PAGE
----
Once, before there was Desmond or Lucy or Danny, before there was a gluten-free flour business or a James Beard award or the New York Times, before there was a food memoir and two published cookbooks and a third one coming out soon, before there was Twitter or Facebook or Instagram or Periscope (have you tried this thing? Oh, this could be fun.) — before any of the gifts and dins that came after — there was this site. Ten years ago this spring, I sat down to type, to hear the click of my fingers on the keyboard and watch the little black letters emerge onto white screen. I had been so sick, so bloody awful sick for months, and pretty darned sick for years before that. Now, for the first time, I felt alive in my body. I danced and did yoga and strode through the Ballard farmers’ market in a grinning daze of happiness.
But mostly I sat down to write.
Writing made sense to me. Staring at a blank white paper, then pressing a pen down in a rush of thoughts and tangled adjectives? It’s how I lived. Years before my diagnosis, I wrote a personal journal, buds of red or purple words strewn across thick white paper in a black bound book. (There are boxes of those pebbled black sketchbooks, sealed shut, in our garage right now.) By the time I was diagnosed with celiac and started this site, I had moved past that solipsistic daily practice of writing out my thoughts and feelings for myself. (Oh, so many feelings!) By 2005, I wanted to tell stories.
So I did.
I started writing online about the way my body felt — bursting into bloom after years of lying dormant. I wrote about kayaking Lake Union and discovering the taste of sauteed amaranth leaves and eating at Café Flora in Madison Valley after months of thinking I’d never eat in a restaurant again. Joyful and bold, shorthand sometimes and verbose in others, that writing surged out of me. I didn’t think anyone was going to read those pieces. Even though I wrote the first few month of entries here as though I was writing letters to friends — and really, I still do — I was shocked the first time someone left a comment. Who is this person?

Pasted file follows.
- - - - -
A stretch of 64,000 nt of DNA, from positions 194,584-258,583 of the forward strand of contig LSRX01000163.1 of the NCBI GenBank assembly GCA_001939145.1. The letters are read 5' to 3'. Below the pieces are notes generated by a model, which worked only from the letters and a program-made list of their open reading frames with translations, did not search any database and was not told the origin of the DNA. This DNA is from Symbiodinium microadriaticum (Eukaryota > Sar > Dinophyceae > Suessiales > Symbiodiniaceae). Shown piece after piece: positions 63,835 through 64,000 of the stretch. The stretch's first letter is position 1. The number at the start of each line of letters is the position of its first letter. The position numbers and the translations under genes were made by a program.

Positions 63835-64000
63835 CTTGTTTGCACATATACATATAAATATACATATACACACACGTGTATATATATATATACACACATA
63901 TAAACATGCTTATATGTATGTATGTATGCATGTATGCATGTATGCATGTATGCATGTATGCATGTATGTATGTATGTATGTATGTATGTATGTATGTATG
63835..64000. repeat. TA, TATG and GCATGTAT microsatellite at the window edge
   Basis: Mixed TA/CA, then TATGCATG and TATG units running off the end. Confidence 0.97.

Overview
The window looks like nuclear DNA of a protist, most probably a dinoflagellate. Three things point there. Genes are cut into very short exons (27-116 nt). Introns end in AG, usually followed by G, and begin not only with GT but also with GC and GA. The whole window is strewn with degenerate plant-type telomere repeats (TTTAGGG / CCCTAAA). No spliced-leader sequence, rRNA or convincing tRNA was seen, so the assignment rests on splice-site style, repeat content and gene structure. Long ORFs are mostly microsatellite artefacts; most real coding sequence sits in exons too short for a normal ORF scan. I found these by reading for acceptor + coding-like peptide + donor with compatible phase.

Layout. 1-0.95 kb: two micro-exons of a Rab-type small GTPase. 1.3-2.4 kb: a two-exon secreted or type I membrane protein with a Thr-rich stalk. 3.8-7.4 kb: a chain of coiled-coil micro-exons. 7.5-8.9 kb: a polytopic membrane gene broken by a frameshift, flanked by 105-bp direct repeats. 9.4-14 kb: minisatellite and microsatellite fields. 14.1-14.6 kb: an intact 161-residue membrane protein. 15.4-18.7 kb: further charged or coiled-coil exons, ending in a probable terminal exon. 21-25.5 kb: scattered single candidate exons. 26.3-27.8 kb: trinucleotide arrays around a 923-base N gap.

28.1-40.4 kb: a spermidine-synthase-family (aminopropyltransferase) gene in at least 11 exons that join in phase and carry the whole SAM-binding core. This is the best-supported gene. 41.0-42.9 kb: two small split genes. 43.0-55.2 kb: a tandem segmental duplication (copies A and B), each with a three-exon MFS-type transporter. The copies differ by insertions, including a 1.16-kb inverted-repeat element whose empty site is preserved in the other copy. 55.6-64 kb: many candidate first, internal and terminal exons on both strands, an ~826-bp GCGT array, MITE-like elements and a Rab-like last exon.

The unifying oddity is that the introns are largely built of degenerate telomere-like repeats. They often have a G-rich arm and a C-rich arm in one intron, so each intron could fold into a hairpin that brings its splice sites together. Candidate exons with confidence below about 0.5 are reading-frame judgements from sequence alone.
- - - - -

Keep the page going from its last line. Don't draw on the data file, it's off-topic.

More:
Soon those comments came in cloudbursts then a steady stream. I had been parched before. Writing is a solitary act. Suddenly, there was community.
I found Molly, who became a friend immediately. I couldn’t believe the beauty of Heidi’s world. David Lebovitz charmed me and pushed me back to baking. I wrote to my friend Sharon about Clotilde immediately: you have to visit this site. It’s a woman who lives in Paris! And she loves food as much as we do! Adam and Chubby Hubby and Shuna — these interesting people in vastly different worlds arrived in my life through the computer. Even though I could no longer eat gluten, I still loved Everybody Likes Sandwiches. Elise enticed me to cook. All these lovely people were weirdos like me: we loved sharing stories and writing down recipes and we took pictures of our food. (This was before the nightly parade of dinner shots on Instagram began.) Finally, after years of feeling like an oddball, I had found my people.
That’s how I met Tara O’Brady, through her wonderful site, Seven Spoons.
If my writing sometimes feels like torrents of thoughts, sentences slinging down in sheets, then Tara’s feels like gleaming drops on petals after the storm. Slowly, so softly, she draws you in. There’s no intention to edify or prove. She has swung open the door of her home and asked you in. There might be warm blueberry snacking cake on the counter and a thick ceramic mug of tea waiting for you too. As Molly wrote when she blurbed Tara’s cookbook, “Tara O’Brady could write a book about re-grouting bathroom tile, and I would still want to read it.” Look at this sweet piece Tara wrote about discovering her love of cookie recipes after finally unpacking the last of the boxes from their move two years before. (We just finished unpacking our last ones a couple of days ago. Ahem.) Here she expresses, with such ease, the melancholy mixed feelings I have about the new year. And this photo essay about her visit to Seattle — we were deep in the dregs of running a Kickstarter campaign and I couldn’t get off island to see her — where she lays out all my favorite places with her gentle phrases. “The guava ginger beer at Rachel’s reminded me of India, my grandfather’s house, and sitting on the dark green hood of his car eating guavas from the tree in the yard.” Don’t you want to be there now?